There is an overweening fondness for representing this country as scene of liberty, equality, fraternity, union, harmony, and benevolence. But let not your sons or mine deceive themselves. This country, like all others, has been a theatre of parties and feuds fro near two hundred years. —John Adams, 1817
Each week is wilder than the last. Can this continue? In a post on Tuesday, writing about the Kavanaugh hearings, I remarked that these are not ordinary circumstances. Is it fair to wonder if we will know ordinary circumstances again in my lifetime?
I remain ill at ease over the call to take to the barricades on the Kavanaugh nomination. It is a futile gesture to which I see no alternative given the words and deeds of the president and Kavanaugh's documented positions on executive authority and presidential accountability. It is hard to imagine what kind of bombshell it would take to sway even a few Republicans to vote not to confirm. And suppose the nomination is derailed. Is anyone under the illusion that the president would put forward a less objectionable candidate if Kavanaugh were to go down?
The Democrats on the committee went through the motions with the usual theater of stylized gestures and speechifying, coming up with nothing that might change someone's mind or have an outcome on the final vote. I am hard pressed to muster argument against critics on the right who contend that Kamala Harris and Cory Booker were prepping for the 2020 presidential campaign. I say this as someone who is generally well-disposed toward Harris and Booker. All in all the Dems did not distinguish themselves.
The spectacle of anti-Kavanaugh comrades attending the committee hearings with apparently the sole intent of creating a ruckus that will get them tossed out is disheartening. A respectful, dignified protest would be more likely to have a meaningful impact. No, it would not stop Kavanaugh's confirmation. But these things can have a cumulative effect. In the end the moral power of our arguments, the rightness of our principles, and the strength of our character are more persuasive than histrionics and grandstanding.
According to Bob Woodward, John Kelly said of Trump, "He’s an idiot. It’s pointless to try to convince him of anything. He’s gone off the rails. We’re in Crazytown. I don’t even know why any of us are here. This is the worst job I’ve ever had." Kelly denies saying Trump is an idiot.
What did the anonymous author of the instantly notorious Times Op-Ed hope to accomplish? Bob Corker, yes, no friend of Trump and a retiring Republican senator, but a Republican nonetheless, says straight up that the piece tells us nothing we did not already know:
Anyone who’s had any dealings over there knows that this is the reality that we’re living in. And so I don’t know. I think a lot has been made out of nothing. I think the biggest issue they’re going to have is figuring out who wouldn’t have written a letter that. (After NYT essay, Trump confronted with idea that senior officials are working against him, PBS NewsHour, September 6, 2018)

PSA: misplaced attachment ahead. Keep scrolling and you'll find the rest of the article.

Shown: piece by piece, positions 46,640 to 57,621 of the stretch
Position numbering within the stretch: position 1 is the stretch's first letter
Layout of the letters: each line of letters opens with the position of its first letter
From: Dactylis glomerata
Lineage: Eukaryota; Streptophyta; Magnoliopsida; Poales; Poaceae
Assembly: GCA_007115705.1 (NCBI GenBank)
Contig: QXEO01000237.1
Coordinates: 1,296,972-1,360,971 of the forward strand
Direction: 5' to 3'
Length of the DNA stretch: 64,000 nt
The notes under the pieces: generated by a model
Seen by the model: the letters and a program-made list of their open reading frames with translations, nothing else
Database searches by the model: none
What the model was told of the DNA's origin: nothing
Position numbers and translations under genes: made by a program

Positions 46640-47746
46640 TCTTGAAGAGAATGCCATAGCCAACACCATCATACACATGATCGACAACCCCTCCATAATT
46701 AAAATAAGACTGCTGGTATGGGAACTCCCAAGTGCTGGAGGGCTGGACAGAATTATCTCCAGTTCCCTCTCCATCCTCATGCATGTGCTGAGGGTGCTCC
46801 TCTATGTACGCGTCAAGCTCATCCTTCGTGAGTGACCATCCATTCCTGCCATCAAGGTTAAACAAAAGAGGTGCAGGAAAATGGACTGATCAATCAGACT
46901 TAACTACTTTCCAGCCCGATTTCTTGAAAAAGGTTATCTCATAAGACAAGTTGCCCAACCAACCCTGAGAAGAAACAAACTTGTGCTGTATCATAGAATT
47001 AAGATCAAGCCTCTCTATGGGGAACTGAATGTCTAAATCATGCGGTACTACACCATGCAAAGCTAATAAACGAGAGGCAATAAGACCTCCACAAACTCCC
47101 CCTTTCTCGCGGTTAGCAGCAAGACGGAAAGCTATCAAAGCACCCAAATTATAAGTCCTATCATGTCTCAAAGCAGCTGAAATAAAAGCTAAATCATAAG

Well, it does lead to more evidence that Paul Ryan is remarkably obtuse or maybe just witless, as his response missed the point entirely:
It’s a person who obviously is living in dishonesty. It doesn’t help the president. So if you’re not interested in helping the president, you shouldn’t work for the president, as far as I’m concerned.
I suppose the author's rationale is that only by remaining in the administration, for which anonymity is required, can he or she continue to help save the country from the president. This is a dubious proposition when the predictable outcome was that Trump's paranoia would be stoked and the administration thrown into even greater turmoil.
Jack Shafer at Politico makes a nice distinction on the issue of anonymity (How Soon Will the NYT’s Trump Resistance Writer Be Outed?, September 5, 2018). The author is not some reporter's anonymous source; rather, he or she is an anonymous author. The Times has a responsibility to preserve Kellyanne's anonymity. Reporters do not and cannot be counted on to do so. Ordinarily reporters are deterred from revealing other reporters' sources lest the tables be turned and their own sources outed. That does not apply here. The author cannot expect the press to protect her or his identity.
By the way, just kidding about Kellyanne. Whatever you do, don't tweet that. Wouldn't want the president to get any (more) wrong ideas.
I just kind of like this from conservative columnist Matt Lewis at the Daily Beast:
Call us the conservative "Beto males" if you like, but as a Gen-X, college-educated white dad living in Alexandria, Virginia, I have to say that Beto—at least stylistically and culturally—feels like he’s part of our tribe, too (working-class whites and intersectional minorities haven’t cornered the market on identity politics). Politics aside, he’s more relatable (at least, in my mind) than Cruz. I’d rather have a beer with Beto—and I suspect most of my friends would, too. And I’m not sure that politics in the 21st century is much more complicated than that. (If Beto O’Rourke Beats Ted Cruz, Look Out, GOP, He’s the Next Obama, September 4, 2018)
Let's close on an positive note with 45 movies to look forward to this fall from Alissa Wilkinson at Vox. Quite a few caught my eye, too many to list here. One though I will single out: Cold War by by Pawel Pawlikowski, director of Ida (2013), one of my favorite films of recent years.
Keep the faith.